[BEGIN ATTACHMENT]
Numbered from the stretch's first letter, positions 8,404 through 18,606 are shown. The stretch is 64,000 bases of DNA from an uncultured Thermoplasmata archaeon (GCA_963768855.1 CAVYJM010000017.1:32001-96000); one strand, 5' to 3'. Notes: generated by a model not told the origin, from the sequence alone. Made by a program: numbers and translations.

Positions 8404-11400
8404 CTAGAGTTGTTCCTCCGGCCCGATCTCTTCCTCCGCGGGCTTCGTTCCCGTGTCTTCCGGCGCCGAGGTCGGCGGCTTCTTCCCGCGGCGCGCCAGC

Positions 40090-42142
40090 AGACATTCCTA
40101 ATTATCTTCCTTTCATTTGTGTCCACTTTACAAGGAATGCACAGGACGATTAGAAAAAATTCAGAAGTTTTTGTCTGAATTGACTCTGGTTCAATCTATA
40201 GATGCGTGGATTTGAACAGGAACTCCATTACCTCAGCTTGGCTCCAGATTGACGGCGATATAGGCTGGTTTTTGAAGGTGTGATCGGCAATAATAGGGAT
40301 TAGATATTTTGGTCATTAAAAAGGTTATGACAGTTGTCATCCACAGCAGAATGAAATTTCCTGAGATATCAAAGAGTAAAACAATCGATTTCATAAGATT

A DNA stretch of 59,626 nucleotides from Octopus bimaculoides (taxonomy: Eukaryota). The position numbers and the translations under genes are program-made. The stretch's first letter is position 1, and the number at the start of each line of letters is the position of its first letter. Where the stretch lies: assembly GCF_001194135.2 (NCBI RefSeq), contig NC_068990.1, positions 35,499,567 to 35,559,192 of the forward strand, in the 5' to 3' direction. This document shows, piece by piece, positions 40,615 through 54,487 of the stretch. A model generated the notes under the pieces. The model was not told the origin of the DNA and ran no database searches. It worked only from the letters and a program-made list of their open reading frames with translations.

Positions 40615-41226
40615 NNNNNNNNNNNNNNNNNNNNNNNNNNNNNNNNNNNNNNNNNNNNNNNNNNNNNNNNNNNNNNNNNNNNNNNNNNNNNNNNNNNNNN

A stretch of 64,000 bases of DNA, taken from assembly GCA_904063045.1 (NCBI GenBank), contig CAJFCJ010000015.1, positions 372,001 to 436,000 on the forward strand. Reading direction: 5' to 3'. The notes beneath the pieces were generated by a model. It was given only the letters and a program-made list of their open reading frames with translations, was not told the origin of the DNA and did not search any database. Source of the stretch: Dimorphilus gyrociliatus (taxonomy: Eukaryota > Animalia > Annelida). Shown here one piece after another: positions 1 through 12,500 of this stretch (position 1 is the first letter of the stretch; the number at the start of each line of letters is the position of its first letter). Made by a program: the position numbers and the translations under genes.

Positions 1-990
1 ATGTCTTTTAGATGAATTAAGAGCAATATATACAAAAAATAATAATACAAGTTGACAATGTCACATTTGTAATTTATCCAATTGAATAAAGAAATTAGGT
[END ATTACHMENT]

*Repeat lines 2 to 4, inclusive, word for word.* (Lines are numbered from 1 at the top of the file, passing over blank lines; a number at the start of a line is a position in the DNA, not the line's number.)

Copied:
Positions 8404-11400
8404 CTAGAGTTGTTCCTCCGGCCCGATCTCTTCCTCCGCGGGCTTCGTTCCCGTGTCTTCCGGCGCCGAGGTCGGCGGCTTCTTCCCGCGGCGCGCCAGC

Positions 40090-42142